Yes, the news can seem dire. Another tornado, a storm, a flood, lives lost, homes destroyed, families and their larger communities devastated. The cameras and news teams leave after the major tragedies are caught on film. Then what happens? Good things. Good things happen. Volunteers come out of the woodwork. Some are with highly trained crews; others are individuals from a neighboring town. Even more are locals. More people come because the same thing happened to them a few years ago. The common thread between all of these people who show up to help is that they want to do good work. They want to feel helpful, connected, to give hope and possibility at a time when it is hardest for the victims to see that possibility.
Jennifer Williams and I are in Washington, IL this week. Washington was hit by an EF-4 tornado last November 17. The storm damaged over 1000 homes and we wanted to visit Washington to see where the town is in its recovery less than three months after the disaster.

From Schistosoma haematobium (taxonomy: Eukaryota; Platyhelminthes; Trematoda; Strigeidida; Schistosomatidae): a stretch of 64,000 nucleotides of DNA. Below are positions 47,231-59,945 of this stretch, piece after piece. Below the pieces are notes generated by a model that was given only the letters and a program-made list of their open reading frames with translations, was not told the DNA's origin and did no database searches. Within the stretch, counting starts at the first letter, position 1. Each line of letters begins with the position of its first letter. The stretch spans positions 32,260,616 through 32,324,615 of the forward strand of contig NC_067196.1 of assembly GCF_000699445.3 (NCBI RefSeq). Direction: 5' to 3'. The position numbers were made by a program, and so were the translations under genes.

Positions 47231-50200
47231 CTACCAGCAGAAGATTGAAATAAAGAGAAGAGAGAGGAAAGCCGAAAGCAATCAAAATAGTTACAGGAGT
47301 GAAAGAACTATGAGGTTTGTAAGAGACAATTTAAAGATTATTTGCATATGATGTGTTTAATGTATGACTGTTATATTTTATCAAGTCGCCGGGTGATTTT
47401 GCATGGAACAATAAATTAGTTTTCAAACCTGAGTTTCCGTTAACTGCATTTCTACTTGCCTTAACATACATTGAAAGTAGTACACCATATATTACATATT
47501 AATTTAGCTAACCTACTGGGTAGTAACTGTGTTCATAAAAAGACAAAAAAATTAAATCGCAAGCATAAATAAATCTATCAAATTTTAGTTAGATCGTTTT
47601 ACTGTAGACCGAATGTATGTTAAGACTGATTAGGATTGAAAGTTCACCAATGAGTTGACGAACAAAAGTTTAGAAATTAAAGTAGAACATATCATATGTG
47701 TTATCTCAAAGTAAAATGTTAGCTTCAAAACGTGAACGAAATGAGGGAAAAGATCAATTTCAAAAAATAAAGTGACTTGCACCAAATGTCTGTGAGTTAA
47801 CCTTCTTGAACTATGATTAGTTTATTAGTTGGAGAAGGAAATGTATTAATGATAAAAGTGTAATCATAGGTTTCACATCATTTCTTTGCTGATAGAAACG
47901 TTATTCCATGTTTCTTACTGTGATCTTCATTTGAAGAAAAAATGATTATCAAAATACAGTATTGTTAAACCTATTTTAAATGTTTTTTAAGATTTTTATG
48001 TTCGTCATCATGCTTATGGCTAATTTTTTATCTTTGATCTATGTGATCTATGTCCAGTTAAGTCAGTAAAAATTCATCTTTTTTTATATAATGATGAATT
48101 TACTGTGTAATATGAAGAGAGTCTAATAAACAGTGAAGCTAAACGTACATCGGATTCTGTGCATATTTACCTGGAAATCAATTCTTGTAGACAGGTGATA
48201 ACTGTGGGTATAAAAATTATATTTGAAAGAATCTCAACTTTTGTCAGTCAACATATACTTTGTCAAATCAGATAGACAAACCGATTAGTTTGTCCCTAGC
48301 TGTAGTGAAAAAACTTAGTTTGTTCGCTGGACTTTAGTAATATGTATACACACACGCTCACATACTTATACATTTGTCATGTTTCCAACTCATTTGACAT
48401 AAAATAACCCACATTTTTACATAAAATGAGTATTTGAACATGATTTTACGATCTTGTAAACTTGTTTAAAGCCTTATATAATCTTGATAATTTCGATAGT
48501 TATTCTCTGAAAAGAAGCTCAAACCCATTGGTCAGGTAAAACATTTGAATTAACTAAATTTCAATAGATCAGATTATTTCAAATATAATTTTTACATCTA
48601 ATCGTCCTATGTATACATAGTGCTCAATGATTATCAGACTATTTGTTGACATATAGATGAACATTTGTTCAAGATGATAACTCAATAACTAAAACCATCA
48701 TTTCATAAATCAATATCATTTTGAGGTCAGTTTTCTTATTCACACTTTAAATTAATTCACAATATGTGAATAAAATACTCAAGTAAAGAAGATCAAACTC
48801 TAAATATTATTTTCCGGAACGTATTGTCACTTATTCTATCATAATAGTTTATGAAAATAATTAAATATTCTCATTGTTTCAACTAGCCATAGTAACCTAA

We spent Monday surveying the damage and rebuilding efforts. We saw what one might expect – a very mixed picture of where people are right now. Some homes are well on the way to being rebuilt, others are in a surreal state – the front of the house ripped off – exposing still made beds, other furniture still on the second story – clothes hanging in the closets. The only thing that makes these pictures bearable at this point in the story is the sound of hammering and sawing in the background – comforting sounds in this community determined to build back stronger than ever.
The idea that evolved into the business model that is now “Close to Home”, was sparked in the spring of 2011 during the rash of tornadoes that hit the United States. 2011 saw the second largest number of tornadoes recorded in one year’s time. I watched the news reports with concern. The tornado outbreaks occurred, …